LEAD — The buildup to and subsequent science experiment at the Sanford Underground Research Facility (SURF) is expected to lead to the hiring of dozens of locals.

Representatives from Fermilab and Kiewit Alberici Joint Venture (KAJV) updated the public on Wednesday about the ongoing pre excavation work taking place at the SURF in preparation for the Long Baseline Neutrino Facility/Deep Underground Neutrino Experiment (LBNF/DUNE) project, and what that means for the local workforce.

“I had to leave this area to get a job, and that’s a pretty common theme,” said Josh Willhite, LBNF far site project manager for Fermilab. “Now we’re able to bring jobs here so we’re pretty happy with that.”

Willhite explained that the current work being done at SURF is what he called building conventional facilities. 

“Building the house inside of which the experiment will live,” he said.

The “house” being built for LBNF/DUNE will be a series of three caverns located underneath the Ross Shaft complex. Two of these caverns will be 65 feet wide, 92 feet tall, and 475 feet long. The third cavern will be 65 feet wide, 37 feet tall, and 625 feet long. It’s estimated that 875,000 tons of rock will need to be excavated from the site to make room for the four, 63 feet wide, 60 feet tall, and 200 feet long cryostats that will hold 70,000 tons of liquid argon used for the experiment.

KAJV was awarded the contract in August 2017 to begin laying the groundwork for the excavation for LBNF/DUNE project, and has been in the solicitation process since May 2018 looking to parcel out portions of the pre excavation work to local and area subcontractors. In December 2018, KAJV signed a long-term lease for office space at the newly renovated Gold Rush Plaza in downtown Lead. Scott Lundgren, project manager for KAJV was on hand Wednesday to discuss the company’s future in Lead.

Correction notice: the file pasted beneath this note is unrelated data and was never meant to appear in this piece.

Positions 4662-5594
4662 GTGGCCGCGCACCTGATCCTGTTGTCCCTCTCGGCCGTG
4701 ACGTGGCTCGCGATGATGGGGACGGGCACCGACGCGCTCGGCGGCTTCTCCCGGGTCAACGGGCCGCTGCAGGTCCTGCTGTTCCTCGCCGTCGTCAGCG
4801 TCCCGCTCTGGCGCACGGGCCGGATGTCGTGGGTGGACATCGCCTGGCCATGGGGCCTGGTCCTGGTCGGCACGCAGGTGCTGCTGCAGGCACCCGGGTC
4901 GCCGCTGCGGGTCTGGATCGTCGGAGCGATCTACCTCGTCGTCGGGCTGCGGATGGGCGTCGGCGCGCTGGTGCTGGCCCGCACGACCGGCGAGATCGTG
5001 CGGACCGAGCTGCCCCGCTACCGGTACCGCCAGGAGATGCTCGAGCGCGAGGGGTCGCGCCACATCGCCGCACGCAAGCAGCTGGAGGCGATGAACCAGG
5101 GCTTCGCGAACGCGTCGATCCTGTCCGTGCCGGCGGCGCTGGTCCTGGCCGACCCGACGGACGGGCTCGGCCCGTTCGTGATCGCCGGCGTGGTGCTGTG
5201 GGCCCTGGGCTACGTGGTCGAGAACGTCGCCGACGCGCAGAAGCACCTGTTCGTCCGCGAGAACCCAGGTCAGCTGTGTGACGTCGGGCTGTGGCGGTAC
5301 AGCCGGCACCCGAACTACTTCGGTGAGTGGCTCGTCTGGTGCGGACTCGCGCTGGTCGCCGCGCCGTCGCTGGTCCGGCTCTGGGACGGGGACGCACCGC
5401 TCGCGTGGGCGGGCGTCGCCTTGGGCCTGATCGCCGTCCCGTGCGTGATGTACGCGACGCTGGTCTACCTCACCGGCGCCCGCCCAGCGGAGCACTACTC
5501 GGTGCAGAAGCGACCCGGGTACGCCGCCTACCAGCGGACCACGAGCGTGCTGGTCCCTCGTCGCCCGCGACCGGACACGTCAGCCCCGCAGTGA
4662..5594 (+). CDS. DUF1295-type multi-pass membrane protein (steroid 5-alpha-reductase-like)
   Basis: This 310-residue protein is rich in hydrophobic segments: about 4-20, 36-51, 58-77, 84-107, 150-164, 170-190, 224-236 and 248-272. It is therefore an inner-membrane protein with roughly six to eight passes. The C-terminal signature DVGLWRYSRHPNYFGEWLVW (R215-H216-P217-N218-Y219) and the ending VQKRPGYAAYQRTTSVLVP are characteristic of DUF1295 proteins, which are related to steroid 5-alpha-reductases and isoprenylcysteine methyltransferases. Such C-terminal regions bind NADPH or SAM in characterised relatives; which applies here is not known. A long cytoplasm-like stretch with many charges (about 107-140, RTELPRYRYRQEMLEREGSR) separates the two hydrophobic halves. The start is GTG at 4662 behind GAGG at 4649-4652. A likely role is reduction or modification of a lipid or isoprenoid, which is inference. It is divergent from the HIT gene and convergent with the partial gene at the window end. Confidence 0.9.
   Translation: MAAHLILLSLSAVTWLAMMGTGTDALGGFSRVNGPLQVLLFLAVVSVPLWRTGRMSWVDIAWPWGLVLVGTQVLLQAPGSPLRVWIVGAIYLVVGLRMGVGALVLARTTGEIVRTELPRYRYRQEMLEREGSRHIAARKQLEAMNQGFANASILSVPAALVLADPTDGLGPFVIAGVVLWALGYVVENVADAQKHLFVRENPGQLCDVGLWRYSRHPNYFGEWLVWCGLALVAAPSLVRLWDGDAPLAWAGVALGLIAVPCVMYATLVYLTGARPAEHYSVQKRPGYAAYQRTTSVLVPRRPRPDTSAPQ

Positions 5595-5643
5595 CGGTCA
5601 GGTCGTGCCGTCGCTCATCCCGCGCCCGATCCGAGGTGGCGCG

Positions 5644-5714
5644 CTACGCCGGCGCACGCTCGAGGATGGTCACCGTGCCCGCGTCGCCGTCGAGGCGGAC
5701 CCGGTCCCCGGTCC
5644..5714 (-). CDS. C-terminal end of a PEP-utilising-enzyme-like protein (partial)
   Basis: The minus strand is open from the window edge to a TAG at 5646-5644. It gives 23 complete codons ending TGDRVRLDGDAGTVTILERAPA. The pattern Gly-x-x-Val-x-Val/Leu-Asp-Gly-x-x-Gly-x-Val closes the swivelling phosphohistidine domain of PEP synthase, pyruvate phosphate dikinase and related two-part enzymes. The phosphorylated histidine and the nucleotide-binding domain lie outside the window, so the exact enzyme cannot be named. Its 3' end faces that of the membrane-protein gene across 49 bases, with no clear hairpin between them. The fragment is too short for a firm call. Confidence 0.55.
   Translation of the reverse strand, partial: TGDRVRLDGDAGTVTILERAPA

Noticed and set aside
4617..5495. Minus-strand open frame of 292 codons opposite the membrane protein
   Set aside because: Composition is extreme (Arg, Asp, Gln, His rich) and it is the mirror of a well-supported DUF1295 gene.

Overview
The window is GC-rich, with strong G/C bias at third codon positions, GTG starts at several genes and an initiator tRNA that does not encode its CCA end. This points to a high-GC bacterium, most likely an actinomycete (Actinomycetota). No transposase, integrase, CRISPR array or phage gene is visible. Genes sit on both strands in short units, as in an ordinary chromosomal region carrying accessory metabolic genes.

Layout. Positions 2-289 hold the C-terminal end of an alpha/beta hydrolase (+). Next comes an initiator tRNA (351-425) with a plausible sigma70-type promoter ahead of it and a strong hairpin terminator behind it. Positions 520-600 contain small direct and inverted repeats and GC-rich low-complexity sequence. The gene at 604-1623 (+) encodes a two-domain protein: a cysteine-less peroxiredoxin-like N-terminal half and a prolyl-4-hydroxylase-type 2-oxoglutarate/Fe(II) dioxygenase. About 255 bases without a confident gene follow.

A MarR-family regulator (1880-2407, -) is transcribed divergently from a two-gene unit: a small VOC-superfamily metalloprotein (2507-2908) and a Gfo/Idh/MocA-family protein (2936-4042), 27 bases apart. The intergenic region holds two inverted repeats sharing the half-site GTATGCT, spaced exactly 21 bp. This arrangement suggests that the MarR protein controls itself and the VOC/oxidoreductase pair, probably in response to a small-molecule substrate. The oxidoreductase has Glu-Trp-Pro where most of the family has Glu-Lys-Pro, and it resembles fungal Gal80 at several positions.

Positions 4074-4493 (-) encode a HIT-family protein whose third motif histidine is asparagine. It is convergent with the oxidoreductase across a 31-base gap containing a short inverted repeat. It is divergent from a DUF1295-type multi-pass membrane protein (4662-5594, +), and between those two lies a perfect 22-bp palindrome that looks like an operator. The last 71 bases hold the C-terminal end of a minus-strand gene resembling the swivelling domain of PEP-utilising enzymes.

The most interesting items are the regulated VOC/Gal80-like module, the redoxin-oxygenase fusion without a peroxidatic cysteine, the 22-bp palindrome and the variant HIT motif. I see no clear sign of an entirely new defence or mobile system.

“We were very happy with the local participation that we were able to generate locally for those kinds of scopes of work,” Lundgren said of the subcontracts awarded to local contractors.

Lundgren explained that there’s a lot of structural work that will need to be done to and around the Ross Shaft complex before the excavation work can begin, including a conveyor being built which will haul the excavated rock from the Ross Shaft complex over Highway 85 to be deposited in the Open Cut. He estimated the excavation to begin sometime in November 2020, and would last around two years. 

“We’ll do our best to make our impact positive,” he said, sighting that the company has already made an impression on the city of Lead with its 14 bright yellow work trucks that can be seen emblazoned with the name Kiewit. “They do stand out, maybe we should have gone with something more like white.”

Lundgren said that over the next six months KAJV will likely be hiring 25 to 30 locals to fill positions, and that number could climb as high as more than 100 in the five year scope of the company’s involvement with LBNF/DUNE.

“Folks that we’ll be looking to hire locally to fill a number of positions… As I mentioned laborers, miners, carpenters, (and) electricians,” he said.  “That’s kind of a six-month snapshot. It probably (will continue) to grow from there.”

Lundgren said that the jobs KAJV will be looking to locally fill would start to be posted within the next few weeks at kiewit.com.

“This is extremely exciting for the future of Lead and it’s very exciting for the state of South Dakota,” Lead Mayor Ron Everett said. “Most of the residents that have been around for a while have been waiting since 2001 to see things happening. A lot of us have known that there are things going on underground but now it kind of shows it’s spilling over from the underground to Main Street. I love to see businesses and employees on Main Street.”

Everett also quipped about the influx of yellow trucks seen throughout the town.

“Lead now has a rush hour. It lasts about two minutes, but we do claim now we have a rush hour,” he said with a laugh.

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